- The Washington Times - Sunday, April 15, 2001

Regarding John Leo´s Op-Ed article “Global fog with political fallout” (April 7), it seems there is plenty of room for a middle path.

Certainly, the Kyoto process was a steamroller, an intergovernmental, prearranged agenda with no tolerance for differing points of view. But just as certainly, when a piece of the Antarctic shelf the size of Delaware breaks loose, this cannot be good news for owners of beachfront property.

The failure to arrive at this middle ground seems largely due to the willingness of both extremes to issue statements that have no basis in fact. No evidence has been offered, for example, that would indicate that average temperatures here on Earth will increase by 10 degrees Fahrenheit in this coming decade. But there is plenty to indicate that temperatures are steadily increasing and that this is already causing serious changes in weather patterns and the global climate.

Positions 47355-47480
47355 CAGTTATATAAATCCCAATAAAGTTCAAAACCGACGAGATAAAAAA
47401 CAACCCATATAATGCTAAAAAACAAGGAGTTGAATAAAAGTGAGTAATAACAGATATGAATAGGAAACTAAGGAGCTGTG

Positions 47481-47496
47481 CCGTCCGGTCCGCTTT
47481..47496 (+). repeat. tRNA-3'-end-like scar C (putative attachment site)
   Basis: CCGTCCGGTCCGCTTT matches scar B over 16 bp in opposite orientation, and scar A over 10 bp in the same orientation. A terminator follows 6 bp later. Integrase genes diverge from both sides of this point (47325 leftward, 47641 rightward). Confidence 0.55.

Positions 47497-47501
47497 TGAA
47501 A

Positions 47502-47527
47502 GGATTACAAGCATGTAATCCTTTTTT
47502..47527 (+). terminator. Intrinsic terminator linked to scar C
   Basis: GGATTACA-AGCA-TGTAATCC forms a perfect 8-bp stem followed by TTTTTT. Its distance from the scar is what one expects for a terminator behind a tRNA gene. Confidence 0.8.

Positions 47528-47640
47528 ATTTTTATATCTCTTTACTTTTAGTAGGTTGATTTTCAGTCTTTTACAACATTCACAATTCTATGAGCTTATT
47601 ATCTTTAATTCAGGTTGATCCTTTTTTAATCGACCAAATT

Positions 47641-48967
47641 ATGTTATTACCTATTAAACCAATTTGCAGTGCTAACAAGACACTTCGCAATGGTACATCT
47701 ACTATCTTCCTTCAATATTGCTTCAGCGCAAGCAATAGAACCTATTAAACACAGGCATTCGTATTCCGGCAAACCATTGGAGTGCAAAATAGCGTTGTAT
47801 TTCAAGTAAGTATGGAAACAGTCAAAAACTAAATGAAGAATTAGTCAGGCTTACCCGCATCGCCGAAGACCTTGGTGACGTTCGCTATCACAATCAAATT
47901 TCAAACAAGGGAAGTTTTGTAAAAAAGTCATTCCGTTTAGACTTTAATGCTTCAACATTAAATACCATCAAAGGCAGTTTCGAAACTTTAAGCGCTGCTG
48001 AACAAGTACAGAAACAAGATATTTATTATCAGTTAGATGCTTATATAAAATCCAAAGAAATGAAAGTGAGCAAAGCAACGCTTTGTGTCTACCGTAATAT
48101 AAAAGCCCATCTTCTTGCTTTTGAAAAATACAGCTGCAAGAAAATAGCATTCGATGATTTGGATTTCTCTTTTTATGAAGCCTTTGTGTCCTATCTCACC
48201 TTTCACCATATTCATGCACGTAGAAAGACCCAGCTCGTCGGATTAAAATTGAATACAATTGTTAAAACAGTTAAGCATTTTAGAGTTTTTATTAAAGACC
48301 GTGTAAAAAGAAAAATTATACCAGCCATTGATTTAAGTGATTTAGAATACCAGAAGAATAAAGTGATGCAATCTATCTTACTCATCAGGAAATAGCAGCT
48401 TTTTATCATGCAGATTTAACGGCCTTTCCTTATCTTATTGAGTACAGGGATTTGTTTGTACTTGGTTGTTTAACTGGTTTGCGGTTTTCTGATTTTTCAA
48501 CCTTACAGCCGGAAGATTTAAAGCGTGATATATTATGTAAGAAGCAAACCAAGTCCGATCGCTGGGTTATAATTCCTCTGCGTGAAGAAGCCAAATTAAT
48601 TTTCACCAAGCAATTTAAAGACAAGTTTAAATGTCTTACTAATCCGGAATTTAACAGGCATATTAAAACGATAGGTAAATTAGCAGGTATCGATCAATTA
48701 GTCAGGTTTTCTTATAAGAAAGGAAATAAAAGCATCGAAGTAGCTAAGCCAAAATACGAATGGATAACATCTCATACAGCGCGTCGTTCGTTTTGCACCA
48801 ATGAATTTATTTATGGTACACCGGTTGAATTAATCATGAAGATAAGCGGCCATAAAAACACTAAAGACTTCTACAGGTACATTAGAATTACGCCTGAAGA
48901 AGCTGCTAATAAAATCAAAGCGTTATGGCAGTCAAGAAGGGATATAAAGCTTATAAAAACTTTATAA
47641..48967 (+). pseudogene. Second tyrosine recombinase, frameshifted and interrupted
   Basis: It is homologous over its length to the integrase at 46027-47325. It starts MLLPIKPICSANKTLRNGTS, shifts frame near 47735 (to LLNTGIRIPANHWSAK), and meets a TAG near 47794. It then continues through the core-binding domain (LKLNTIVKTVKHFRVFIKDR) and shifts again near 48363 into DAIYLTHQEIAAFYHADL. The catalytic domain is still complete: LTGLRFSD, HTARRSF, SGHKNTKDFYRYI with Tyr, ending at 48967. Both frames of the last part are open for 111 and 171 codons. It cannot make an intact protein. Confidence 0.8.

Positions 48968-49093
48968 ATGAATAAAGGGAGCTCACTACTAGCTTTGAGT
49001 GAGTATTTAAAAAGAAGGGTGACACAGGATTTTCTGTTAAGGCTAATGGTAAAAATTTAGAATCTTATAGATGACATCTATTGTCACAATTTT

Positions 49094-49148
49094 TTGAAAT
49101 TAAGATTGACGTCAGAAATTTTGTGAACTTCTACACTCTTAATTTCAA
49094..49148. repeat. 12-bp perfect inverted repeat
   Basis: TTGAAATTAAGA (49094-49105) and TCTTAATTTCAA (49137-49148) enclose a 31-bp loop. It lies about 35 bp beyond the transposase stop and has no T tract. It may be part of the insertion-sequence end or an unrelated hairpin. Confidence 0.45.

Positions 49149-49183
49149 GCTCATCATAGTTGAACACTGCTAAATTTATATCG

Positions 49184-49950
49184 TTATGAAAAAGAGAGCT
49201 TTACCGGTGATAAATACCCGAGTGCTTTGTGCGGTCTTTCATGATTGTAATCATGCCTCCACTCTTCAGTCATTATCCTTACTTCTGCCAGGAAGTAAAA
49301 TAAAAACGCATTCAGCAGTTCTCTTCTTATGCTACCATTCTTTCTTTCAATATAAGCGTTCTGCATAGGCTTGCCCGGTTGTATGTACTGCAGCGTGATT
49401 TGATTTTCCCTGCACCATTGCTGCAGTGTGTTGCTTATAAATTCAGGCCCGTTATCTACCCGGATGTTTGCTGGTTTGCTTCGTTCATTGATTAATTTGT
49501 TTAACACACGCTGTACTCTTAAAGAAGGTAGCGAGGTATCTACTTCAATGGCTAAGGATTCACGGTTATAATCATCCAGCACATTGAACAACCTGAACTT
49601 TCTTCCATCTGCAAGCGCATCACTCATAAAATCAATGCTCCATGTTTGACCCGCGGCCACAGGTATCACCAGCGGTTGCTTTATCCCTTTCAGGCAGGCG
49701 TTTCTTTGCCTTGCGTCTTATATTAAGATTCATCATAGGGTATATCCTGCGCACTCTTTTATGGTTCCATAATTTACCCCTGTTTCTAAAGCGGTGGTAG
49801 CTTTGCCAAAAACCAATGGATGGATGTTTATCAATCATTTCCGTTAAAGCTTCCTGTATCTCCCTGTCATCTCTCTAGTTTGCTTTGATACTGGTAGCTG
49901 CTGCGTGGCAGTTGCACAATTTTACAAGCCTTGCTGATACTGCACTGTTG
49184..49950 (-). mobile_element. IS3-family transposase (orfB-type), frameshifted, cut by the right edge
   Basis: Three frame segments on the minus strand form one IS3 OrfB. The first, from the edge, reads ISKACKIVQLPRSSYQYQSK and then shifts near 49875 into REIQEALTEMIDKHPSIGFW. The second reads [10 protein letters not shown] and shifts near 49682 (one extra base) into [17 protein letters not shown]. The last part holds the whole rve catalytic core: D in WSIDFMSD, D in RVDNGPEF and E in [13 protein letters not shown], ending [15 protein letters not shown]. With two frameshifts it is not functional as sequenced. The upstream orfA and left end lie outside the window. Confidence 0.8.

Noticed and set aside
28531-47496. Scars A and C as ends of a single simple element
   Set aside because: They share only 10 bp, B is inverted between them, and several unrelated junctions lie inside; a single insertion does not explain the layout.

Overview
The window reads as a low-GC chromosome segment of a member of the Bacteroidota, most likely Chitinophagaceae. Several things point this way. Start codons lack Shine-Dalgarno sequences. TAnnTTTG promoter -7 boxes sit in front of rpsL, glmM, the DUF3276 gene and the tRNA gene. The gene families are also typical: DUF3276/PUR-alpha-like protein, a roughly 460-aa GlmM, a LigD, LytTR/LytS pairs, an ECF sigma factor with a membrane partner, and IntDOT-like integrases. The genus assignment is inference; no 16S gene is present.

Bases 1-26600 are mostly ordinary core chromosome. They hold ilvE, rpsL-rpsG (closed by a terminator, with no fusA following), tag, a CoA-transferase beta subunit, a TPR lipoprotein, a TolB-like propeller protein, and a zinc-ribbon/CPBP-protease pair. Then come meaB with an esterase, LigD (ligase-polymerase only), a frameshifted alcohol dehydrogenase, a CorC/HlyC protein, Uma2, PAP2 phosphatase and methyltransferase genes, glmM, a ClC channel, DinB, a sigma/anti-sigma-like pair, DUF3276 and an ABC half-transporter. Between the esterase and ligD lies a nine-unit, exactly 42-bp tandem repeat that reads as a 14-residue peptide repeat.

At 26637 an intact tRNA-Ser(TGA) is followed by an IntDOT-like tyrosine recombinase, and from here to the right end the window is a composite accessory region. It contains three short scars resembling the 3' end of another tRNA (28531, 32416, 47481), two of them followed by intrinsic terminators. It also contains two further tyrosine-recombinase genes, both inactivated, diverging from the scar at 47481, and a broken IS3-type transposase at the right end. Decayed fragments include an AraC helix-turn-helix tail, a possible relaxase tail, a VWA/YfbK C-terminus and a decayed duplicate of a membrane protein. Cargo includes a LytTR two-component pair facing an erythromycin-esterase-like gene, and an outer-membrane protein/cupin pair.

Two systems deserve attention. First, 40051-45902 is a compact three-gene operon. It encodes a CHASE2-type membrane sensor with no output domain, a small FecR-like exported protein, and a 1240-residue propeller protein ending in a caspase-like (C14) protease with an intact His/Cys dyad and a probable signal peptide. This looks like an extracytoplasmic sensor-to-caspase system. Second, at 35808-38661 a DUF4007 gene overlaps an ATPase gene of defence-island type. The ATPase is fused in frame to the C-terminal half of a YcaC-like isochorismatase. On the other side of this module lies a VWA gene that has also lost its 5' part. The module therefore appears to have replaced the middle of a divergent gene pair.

And at the other end, there is no reasoning as to why reducing our greenhouse emissions, including reduction of our dependence on fossil fuels, during the next 11 years will require “carbon taxes” or drive energy costs out of sight. More likely, taking such action would reduce real-term energy costs, bring about new industries and create jobs.

Over nearly 30 years, our program has proved that this is possible. Around the world, we´re showing that atmospheric carbon levels can be permanently reduced, at acceptable costs, in ways that provide jobs and protect, rather than degrade, the environment.

Disappointed by the failed planning of intergovernmental programs, as exemplified by the Kyoto conference, to come up with workable ideas, U.S. business is discovering that it is possible to operate in the environmentally and socially responsible manner expected by their employees and customers and, in doing so, actually improve the bottom line.


Founder, Trees for the Future

Silver Spring

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